In light of the changes, coordinators hope to preserve the SING! atmosphere while still upholding safety. While they are preserving the majority of artistic or production-specific elements, there will be an editing crew to each SING! production. Other crews, such as Tech and Lights & Sound, will be modified by merging with other crews to adapt to the virtual setting. “The most important thing about maintaining the feel of a normal SING! season is that sense of community and unity. The reason that people keep coming back to SING! year after year is that this is what introduced them to so many of their closest friends,” Shafran said.
This year, there will be no dues collected. Instead, all money will be raised through external fundraising. In addition to a predetermined budget from the Student Union (SU) and a donation from the Parent Association (PA), individual SING! donations will be done through the PA’s Giving Tree website. All fundraised money will be distributed among the three SING! teams evenly.
The SU, which historically plays a large role in the SING! production, will be preparing for livestream services instead of planning for ticket distribution. Tickets this year will also be free of charge. “[SING!] goes into a lot of the funding that we provide for clubs and events we host. This year we want to be especially aware of the situations that students and families are going through and we want to make SING! a cost-free thing. We want this tradition to be something everyone can participate in,” senior and Student Union President Julian Giordiano said.
Compared to last year, this year’s SING! will require less of an administrative role from teachers and staff members. “To a certain degree, there is less of an administrative role because a lot of what administrators need to do with SING! was over-perceived with the logistics of actually holding physical rehearsals and performance in the physical states of Stuy,” Polazzo said. “Making sure that the kids were reporting themselves properly and not spilling out of their assigned rooms and getting security to watch over the hallways—the fact that everything is happening in the students’ homes reduces the need for a lot of administrative stuff.”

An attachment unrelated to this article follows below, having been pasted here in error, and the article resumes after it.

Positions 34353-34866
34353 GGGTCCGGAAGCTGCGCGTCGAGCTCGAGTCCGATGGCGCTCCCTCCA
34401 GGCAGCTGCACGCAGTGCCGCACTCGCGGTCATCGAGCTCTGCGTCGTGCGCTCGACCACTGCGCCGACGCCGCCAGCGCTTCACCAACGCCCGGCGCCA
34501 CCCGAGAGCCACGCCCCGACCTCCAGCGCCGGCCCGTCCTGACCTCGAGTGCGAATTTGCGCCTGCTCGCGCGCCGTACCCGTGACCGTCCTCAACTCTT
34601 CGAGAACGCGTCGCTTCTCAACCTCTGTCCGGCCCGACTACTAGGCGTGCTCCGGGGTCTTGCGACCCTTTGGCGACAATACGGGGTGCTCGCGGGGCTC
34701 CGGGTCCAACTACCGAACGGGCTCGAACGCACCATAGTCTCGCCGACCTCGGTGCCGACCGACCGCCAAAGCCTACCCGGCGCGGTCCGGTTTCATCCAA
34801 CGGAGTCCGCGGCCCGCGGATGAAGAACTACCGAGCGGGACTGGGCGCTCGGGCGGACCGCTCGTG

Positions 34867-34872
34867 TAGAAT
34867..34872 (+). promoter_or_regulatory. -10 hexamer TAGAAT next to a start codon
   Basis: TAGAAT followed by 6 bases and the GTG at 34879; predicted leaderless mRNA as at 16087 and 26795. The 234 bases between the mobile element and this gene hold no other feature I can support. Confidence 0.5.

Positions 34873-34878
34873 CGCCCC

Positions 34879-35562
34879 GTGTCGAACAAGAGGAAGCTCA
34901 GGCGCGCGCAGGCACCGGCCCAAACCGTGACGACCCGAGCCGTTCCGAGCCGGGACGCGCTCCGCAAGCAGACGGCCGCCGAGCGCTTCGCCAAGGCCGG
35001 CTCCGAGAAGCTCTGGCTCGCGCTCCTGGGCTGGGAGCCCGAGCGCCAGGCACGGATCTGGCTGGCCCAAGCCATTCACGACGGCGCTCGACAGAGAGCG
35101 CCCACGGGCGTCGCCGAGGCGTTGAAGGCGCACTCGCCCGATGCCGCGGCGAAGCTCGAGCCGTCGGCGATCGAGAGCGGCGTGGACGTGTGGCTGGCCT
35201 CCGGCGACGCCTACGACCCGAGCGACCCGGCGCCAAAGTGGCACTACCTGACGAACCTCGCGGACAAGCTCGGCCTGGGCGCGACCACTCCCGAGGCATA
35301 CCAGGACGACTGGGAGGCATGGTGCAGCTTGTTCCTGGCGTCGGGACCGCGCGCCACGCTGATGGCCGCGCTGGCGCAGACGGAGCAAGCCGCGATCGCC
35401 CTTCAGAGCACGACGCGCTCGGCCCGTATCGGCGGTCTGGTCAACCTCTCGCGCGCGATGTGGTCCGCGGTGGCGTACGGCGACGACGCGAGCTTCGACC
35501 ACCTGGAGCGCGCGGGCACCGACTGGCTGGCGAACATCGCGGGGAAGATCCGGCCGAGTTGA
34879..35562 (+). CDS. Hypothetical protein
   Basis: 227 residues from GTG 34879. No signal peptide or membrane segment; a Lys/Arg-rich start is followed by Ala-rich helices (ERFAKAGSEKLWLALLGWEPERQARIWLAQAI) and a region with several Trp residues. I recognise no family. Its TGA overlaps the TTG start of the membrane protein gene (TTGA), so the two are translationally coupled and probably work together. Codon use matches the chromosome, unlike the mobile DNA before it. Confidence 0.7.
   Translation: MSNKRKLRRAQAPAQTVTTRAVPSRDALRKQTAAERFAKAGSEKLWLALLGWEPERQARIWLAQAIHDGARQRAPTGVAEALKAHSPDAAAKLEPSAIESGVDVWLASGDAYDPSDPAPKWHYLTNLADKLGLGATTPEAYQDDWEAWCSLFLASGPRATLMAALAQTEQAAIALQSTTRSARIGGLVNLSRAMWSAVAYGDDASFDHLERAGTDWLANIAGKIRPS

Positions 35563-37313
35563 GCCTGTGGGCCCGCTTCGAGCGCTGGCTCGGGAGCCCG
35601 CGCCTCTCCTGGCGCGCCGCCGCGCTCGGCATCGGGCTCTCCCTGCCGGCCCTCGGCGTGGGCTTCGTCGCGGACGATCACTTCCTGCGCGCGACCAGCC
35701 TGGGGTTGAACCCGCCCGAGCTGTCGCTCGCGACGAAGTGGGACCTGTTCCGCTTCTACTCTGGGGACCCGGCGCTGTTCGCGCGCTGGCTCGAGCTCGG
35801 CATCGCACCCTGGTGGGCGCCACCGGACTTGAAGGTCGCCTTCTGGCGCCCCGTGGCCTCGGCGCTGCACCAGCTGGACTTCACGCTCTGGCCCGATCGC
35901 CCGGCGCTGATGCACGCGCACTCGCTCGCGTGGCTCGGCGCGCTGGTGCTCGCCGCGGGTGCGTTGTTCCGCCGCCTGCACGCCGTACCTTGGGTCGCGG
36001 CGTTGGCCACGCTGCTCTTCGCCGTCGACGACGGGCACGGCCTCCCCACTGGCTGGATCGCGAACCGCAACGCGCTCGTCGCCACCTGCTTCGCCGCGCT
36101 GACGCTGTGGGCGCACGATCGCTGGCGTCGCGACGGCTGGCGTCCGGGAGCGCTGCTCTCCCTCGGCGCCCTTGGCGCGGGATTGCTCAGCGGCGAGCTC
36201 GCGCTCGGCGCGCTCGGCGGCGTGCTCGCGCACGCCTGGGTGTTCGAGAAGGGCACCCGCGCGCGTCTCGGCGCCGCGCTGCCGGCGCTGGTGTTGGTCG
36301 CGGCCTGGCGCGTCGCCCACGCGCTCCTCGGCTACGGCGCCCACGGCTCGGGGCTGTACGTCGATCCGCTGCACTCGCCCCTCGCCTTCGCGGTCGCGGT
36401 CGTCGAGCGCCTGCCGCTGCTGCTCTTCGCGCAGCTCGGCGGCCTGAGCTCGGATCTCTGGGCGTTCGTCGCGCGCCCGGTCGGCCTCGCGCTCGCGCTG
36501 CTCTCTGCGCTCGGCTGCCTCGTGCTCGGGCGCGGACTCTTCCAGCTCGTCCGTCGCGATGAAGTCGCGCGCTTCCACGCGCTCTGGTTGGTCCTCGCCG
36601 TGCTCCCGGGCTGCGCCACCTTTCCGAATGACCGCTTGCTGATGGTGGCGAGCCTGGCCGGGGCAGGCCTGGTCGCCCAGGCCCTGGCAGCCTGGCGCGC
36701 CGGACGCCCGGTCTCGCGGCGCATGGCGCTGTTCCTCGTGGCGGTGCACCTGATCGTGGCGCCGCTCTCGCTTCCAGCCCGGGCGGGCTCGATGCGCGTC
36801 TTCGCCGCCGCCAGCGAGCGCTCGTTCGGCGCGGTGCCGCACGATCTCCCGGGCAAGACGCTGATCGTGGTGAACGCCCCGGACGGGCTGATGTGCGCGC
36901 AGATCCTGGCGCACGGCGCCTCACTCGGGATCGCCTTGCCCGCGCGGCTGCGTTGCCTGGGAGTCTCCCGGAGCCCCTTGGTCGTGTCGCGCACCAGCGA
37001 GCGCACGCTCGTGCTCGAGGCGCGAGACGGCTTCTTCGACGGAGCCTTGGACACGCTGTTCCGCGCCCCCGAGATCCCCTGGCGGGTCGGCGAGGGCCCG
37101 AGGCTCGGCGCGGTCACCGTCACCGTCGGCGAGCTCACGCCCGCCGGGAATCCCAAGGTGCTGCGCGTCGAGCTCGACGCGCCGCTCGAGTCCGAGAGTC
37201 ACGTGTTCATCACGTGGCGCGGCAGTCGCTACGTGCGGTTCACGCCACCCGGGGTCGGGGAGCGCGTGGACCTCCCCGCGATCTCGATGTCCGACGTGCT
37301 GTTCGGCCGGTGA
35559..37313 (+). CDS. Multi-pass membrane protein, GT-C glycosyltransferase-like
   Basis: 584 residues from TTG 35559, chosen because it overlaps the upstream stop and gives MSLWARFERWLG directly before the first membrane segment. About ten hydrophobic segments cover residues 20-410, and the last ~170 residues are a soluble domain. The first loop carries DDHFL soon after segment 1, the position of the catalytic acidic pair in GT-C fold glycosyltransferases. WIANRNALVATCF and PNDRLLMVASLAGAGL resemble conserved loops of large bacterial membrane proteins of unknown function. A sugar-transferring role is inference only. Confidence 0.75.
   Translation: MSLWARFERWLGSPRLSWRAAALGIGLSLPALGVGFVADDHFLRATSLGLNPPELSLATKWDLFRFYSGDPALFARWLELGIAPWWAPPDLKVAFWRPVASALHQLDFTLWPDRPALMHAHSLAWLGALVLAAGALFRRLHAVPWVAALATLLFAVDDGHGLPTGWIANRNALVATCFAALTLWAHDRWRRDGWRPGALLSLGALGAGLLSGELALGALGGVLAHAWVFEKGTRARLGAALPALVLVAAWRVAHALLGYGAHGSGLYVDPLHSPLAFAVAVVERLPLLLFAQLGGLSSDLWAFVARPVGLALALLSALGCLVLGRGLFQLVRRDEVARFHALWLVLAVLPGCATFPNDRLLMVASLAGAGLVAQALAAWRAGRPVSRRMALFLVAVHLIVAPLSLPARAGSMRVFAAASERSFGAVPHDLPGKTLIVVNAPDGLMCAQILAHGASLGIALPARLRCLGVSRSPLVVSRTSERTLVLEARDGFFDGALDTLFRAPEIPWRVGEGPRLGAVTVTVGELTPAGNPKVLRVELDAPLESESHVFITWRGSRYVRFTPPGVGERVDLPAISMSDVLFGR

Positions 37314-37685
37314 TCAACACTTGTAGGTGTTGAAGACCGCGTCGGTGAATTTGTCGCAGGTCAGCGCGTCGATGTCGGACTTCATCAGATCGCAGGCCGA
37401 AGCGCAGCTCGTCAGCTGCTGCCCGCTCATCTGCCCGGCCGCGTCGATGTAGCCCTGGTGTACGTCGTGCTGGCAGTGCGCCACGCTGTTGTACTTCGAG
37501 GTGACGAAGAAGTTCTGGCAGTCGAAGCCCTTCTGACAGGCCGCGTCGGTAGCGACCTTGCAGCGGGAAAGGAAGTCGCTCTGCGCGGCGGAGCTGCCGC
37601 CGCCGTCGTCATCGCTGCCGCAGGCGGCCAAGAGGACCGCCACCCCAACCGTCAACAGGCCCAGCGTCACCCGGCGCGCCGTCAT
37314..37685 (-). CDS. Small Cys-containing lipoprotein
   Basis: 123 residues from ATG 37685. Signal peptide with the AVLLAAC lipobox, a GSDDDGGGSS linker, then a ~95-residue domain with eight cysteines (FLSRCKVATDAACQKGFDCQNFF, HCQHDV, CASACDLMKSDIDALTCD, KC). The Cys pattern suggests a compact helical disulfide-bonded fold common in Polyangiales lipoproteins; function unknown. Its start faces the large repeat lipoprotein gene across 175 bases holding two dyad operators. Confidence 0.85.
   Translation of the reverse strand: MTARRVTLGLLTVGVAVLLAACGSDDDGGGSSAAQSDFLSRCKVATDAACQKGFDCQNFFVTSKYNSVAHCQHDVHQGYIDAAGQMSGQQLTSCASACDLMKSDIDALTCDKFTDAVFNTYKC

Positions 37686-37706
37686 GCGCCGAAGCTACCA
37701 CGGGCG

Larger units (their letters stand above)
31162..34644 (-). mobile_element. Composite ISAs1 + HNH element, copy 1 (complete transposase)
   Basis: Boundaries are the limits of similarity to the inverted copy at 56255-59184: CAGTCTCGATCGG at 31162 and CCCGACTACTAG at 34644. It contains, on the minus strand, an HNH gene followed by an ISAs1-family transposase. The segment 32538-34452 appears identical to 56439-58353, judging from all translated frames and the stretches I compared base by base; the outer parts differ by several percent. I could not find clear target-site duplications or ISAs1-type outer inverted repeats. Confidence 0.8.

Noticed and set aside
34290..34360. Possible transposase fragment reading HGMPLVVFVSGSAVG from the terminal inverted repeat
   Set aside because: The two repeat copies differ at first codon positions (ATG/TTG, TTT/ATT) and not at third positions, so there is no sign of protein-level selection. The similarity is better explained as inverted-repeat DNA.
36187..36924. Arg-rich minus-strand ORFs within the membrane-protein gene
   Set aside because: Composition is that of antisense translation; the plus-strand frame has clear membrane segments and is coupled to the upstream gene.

Additionally, there have been no changes to the SING! charter other than the ones needed to adapt SING! to a virtual setting. “The essential elements of SING! are basically still the same,” Polazzo said. Judging, which consists of 30 alumni judges, will remain.
Despite the virtual setting, many are hopeful for the continual engagement in SING! “It can be easy to undermine a performance that’s completely virtual, but it’s really important to recognize that this is going to be a really historical SING!, and we want students to recognize that and get excited for the production that we’re hoping to create,” junior and SU Vice President Shivali Korgaonkar said.
Coordinators themselves are optimistic about the final product. “I'm a little concerned about the uncertainty surrounding some aspects of the production, but that has been the case with all productions I've been involved with at Stuy. It always works out,” Ohayon said.